we all start out life as just a single cell complete with the original DNA copy we got from our mum and dad! As we develop, our cells duplicate, and each new cell needs its own copy of your DNA code to tell it what to do. That is a LOT of copying!

We all start out life as just a single cell complete with the original DNA copy we got from our mum & dad! As we develop, our cells duplicate, and each new cell needs its own copy of DNA to tell it what to do. That’s a LOT of copying!

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To make new copies of your DNA code, the DNA-helix is first "unzipped". Each half will then be the template for a new, complementary strand. Biological machines inside the cell put the corresponding bases onto the split molecule and also "proof-read" the result to find and correct any mistakes. The final result is two exact copies of the original DNA molecule!

To make new copies of your DNA code, the DNA-helix is first “unzipped”. Each half will then be the template for a new, complementary strand. Biological machines inside the cell put the new bases onto the split molecule and also “proof-read” the result to correct any mistakes. The final result is two exact copies of the original DNA molecule!

From that single cell, an individual grows to around 100 trillion cells (!), and almost every one of these cells contains an entire copy our DNA (remember there are over 3 billion bases in just one copy).

That is a lot of DNA for our bodies to read and copy! It is really important then that we keep any errors in this copying to a minimum, as at this rate errors can build up quickly, and errors in our DNA code – or mutations as they are also known – are usually a bad thing.

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In this regard, being double-stranded helps in at least two ways.

Oops, this A base appears to have been accidentally put in the new strand of DNA instead of a C base! The double stranded nature of DNA keeps these errors at very low levels, but they do still happen in our DNA all the time! Luckily most of these mutations are harmless, as they don’t occur in the important areas of our DNA.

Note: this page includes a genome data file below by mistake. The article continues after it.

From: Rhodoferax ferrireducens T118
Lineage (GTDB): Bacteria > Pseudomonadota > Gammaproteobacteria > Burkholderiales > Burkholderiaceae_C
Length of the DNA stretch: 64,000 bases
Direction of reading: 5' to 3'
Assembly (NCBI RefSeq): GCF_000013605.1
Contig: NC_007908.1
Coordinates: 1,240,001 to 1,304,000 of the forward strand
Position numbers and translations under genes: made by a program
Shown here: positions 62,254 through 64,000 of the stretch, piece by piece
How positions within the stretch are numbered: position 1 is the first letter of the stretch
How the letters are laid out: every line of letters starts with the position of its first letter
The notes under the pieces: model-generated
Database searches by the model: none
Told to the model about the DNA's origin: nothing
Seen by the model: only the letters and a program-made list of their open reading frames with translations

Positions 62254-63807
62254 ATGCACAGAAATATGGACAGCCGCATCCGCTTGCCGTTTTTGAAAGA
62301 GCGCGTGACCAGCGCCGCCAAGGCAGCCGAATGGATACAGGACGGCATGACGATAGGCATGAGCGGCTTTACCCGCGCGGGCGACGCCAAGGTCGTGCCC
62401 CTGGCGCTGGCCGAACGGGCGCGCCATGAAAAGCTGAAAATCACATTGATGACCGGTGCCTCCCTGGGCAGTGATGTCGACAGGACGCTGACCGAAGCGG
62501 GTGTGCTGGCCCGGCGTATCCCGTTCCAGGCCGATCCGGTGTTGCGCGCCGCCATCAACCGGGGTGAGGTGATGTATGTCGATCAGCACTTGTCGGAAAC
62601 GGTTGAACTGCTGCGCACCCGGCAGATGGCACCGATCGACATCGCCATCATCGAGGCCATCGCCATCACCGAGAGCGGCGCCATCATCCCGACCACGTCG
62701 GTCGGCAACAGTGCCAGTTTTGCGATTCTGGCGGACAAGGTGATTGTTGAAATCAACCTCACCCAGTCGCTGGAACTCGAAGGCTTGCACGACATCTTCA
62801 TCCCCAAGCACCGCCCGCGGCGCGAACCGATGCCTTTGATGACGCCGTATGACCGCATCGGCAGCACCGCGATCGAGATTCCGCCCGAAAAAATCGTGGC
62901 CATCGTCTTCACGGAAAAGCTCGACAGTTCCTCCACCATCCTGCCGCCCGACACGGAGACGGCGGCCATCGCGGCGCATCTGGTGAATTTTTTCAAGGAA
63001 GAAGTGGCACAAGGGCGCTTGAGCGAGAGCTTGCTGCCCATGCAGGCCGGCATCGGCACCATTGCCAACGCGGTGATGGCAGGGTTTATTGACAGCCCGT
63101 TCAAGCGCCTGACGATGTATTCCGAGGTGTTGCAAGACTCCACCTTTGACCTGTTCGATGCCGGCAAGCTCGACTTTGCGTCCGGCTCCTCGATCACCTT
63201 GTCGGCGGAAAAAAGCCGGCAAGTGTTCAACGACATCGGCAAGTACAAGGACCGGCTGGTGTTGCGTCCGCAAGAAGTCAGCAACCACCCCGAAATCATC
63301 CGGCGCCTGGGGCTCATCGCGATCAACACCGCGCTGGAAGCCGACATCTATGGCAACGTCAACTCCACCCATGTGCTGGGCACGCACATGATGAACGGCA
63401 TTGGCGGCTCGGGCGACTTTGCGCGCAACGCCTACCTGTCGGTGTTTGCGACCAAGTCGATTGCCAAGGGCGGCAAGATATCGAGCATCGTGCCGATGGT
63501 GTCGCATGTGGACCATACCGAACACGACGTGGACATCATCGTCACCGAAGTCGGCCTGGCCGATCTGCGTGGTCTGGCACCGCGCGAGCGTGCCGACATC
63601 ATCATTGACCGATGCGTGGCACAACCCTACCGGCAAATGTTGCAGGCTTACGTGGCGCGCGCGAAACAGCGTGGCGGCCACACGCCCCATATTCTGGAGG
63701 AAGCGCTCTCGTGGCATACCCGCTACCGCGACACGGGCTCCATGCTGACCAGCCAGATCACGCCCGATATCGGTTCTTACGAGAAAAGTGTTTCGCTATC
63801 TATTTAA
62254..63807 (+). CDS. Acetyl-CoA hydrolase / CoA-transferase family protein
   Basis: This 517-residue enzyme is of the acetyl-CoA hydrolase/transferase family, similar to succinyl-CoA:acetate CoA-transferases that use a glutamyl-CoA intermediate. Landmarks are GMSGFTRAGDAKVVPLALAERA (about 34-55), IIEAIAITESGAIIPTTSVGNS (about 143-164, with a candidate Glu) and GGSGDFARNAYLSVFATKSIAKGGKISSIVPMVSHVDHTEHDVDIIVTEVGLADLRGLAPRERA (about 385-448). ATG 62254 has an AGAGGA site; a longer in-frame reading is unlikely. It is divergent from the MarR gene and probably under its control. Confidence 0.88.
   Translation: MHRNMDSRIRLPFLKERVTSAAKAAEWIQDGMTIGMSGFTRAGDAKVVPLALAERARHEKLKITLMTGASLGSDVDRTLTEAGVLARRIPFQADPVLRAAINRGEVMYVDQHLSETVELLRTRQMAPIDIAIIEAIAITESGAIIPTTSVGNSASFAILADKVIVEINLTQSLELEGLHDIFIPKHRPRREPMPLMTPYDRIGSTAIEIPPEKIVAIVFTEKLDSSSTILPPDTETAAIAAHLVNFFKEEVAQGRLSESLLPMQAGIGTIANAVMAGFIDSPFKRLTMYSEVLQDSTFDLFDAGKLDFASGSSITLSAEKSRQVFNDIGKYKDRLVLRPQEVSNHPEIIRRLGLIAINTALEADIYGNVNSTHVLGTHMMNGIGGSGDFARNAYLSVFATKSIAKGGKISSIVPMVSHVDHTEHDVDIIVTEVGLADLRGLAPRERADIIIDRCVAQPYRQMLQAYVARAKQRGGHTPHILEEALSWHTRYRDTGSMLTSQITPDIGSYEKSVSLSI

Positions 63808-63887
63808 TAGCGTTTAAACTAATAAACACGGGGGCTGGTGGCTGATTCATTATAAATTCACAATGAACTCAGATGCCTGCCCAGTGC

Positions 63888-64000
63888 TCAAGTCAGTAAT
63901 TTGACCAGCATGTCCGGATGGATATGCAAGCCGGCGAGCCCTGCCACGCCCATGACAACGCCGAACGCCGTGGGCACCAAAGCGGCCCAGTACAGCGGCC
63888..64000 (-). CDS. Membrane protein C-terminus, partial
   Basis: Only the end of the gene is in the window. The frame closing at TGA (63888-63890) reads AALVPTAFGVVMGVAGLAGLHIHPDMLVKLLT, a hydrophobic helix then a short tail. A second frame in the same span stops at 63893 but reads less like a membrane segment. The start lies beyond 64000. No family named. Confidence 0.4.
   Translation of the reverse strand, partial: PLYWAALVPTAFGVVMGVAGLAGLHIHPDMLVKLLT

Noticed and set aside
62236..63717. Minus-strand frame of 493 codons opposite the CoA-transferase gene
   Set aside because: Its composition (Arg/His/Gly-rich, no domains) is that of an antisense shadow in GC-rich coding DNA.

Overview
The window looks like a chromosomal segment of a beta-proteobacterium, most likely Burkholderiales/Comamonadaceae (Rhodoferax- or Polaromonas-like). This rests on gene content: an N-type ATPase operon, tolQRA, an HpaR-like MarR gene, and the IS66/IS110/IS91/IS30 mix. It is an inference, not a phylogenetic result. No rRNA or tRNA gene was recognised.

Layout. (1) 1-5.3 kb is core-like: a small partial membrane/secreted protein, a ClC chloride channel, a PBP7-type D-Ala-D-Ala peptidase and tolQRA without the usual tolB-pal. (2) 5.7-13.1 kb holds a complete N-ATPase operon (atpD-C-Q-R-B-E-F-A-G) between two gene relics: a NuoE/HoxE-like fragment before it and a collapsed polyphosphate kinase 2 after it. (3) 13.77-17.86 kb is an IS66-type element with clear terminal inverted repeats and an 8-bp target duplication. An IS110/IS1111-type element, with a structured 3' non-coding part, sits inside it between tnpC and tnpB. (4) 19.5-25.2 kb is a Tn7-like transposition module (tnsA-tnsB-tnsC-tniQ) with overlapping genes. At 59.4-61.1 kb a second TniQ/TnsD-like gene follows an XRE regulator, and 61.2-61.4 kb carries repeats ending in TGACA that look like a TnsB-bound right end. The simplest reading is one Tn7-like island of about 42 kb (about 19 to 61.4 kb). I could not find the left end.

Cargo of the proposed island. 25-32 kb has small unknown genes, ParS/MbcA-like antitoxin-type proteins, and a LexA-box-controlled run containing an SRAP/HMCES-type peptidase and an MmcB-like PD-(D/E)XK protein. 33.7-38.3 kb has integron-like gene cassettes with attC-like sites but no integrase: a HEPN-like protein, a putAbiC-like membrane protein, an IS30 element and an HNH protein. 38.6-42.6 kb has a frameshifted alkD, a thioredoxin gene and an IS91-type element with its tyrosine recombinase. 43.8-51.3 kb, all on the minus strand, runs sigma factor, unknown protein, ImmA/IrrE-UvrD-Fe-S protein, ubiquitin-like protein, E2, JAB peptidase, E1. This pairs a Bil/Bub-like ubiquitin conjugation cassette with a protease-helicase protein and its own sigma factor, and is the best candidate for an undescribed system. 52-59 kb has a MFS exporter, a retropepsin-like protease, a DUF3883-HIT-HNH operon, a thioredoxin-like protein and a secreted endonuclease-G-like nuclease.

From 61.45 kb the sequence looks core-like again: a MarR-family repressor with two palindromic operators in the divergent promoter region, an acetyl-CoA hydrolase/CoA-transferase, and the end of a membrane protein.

Oops, an A base has been accidentally put in the new strand of DNA instead of a C base! The double stranded nature of DNA keeps these errors at very low levels, but they do still happen in our DNA all the time. Luckily most of these mutations are harmless, as they don’t occur in the important areas of our DNA.

Firstly, as we know, it is the chemical bases A, T, C and G that carry the DNA code. If the DNA molecule were single stranded, this important part of the molecule would be exposed to the cellular environment, which would mean a higher likelihood that it could get mutated by the numerous chemicals there. In our double stranded model however, the precious bases are kept locked away within the complex, keeping them safe from the harsh external environment.

Secondly, as we saw earlier, the two DNA strands that form the helix are essentially complementary copies of one another. An A base on one strand always pairs with a T base on the other, and likewise C always pairs with G. Having two complementary strands facing each other means that our cells always have a back up; a way to check that our DNA has been copied correctly. It allows for a level of ‘proof- reading’ of the DNA sequence so some mutations can be corrected, or at least limited.

In summary, the double-stranded DNA helix is a winning combination for packaging genetic material for the long term. It keeps our DNA code as faithful to the original as possible with its ability to be copied precisely and without errors, and offers some protection against mutation.

It is perhaps no surprise then that almost all organisms – plants, animals, yeast and bacteria – carry their genetic information encapsulated as DNA: it is the perfect molecule for the job!

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If you have anything to add, or any more questions on this topic, please do feel free to comment below!

With thanks to Dr. Rama Balakrishnan, Stanford University (http://genetics.thetech.org/ask/ask109) and Jeremy http://medicguide.blogspot.co.uk/2008/07/why-is-dna-double-stranded-but-rna.html)

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PlayDNA gets a WOW for its DNA Art!

We are greatly honoured to have been chosen by the extremely glamourous and high-flying businesswoman Jacqueline Gold as one of her favourite three businesses of the week on Twitter!

Jacqueline is the Chief Executive of Ann Summers and Knickerbox and runs her Twitter #WOW competition weekly, hand-selecting the most exciting female-led businesses around. Renowned for being one of the most powerful woman in retail, we are thrilled she has recognised the potential in PlayDNA!

Jacqueline loved our concept of mixing art and science to create unique prints based on your own DNA that can be meaningfully interpreted to tell you what secrets lie in your genes. Plus, unlike some other DNA art companies our DNA Portraits are not computer-generated, they are actually digital photographs of your DNA! Find out more at www.playdna.co.uk.

Interested? You can follow us on Twitter @PlayDNA

Jacqueline Gold announces our #WOW win for DNA Art!